Indiana delegation looks to new leadership to fix VA issues


By Lesley Weidenbener

INDIANAPOLIS – Hoosier lawmakers said Friday they look forward to new veterans affairs leadership after Secretary Eric Shinseki resigned under pressure over problems involving cover ups and wait times for care at government-run hospitals.

But lawmakers said the resignation doesn’t solve the VA’s problems.

“Congress and the American people must not lose sight of the work the still lies ahead,” U.S. Rep. Todd Young, R-9th District, said in a statement.

“The problems that have recently come to light in Phoenix and elsewhere only serve to underscore what most of us already suspected was true: The level of care our country provides to our veterans is not commensurate with the sacrifices they’ve made on behalf of their country,” Young said. “The resignation of one man does not change the fact that we must make bold reforms to address these serious problems.”

U.S. Rep. Andre Carson, D-7th District, called Shinseki’s service “honorable” but said a change was necessary.

“We need to clear the air and move toward long-term solutions to the systemic problems within the VA that have resulted in substandard service for the men and women who have served our country in uniform,” Carson said in a statement.

Carson was among several Indiana lawmakers who acted quickly Friday to commend Shinseki’s lifelong service.

But a number of House and Senate members had also been calling for his resignation, a chorus that had been growing since an interim report found the VA’s problems are systemic, rather than isolated at a hospital in Phoenix where they were first discovered.

Indiana Rep. Susan Brooks, R-5th District, called for Shinseki’s resignation last week.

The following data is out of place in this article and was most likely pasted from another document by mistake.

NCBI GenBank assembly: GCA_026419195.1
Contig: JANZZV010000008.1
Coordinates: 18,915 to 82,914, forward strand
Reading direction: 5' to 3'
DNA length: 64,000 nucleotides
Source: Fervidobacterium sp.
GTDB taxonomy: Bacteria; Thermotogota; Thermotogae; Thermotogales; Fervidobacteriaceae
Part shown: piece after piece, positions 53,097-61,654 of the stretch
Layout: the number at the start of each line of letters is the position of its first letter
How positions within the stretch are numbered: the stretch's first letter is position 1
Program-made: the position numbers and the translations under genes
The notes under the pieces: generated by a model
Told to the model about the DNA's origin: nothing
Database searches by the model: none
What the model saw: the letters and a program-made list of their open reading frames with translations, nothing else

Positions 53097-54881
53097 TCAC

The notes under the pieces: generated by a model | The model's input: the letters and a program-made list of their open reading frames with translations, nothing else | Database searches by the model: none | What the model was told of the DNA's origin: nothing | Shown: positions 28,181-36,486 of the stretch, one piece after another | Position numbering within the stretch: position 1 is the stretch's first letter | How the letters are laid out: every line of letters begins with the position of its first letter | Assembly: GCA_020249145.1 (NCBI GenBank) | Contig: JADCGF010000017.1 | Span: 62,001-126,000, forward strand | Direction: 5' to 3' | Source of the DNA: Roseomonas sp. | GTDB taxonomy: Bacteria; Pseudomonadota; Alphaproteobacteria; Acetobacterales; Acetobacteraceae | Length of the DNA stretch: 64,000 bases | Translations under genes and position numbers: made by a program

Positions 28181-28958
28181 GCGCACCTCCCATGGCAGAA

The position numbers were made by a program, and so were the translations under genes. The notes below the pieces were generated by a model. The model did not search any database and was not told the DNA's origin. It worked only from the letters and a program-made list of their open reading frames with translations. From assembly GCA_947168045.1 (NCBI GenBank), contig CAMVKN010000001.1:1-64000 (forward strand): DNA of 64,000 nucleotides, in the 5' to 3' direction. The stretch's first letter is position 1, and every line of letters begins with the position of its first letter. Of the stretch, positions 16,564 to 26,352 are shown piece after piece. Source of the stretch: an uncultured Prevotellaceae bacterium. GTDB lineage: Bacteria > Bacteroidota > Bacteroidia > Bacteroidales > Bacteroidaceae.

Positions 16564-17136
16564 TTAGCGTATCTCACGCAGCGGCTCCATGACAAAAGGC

“Fixing the current systemic problems within the Department of Veterans Affairs clearly requires new leadership with in-depth health care system experience,” Brooks said. “The next secretary must comprehensively retool the VA’s health care system to ensure veterans receive the quality treatment they deserve.”

President Barack Obama, who accepted Shinseki’s resignation Friday, said that Sloan Gibson, the agency’s deputy secretary, will take over until a permanent replacement is named.

U.S. Sen. Joe Donnelly, D-Indiana, said he’s pleased to have a “fresh pair of eyes on this calamity.”

“This isn’t just about one man — it is about a culture change. We need to hold accountable those who were carrying out or encouraging these practices day to day, and we must ensure that the VA health system provides the responsiveness and quality care our veterans deserve,” Donnelly said.

U.S. Sen. Dan Coats, R-Indiana, said he supports continued investigations into the VA issues.

“The culture of the VA must change, and we need to look at solutions outside of government-run facilities,” Coats said. “My focus remains on ensuring Hoosier veterans receive the care they not only earned, but deserve.” is a news website powered by Franklin College journalism students.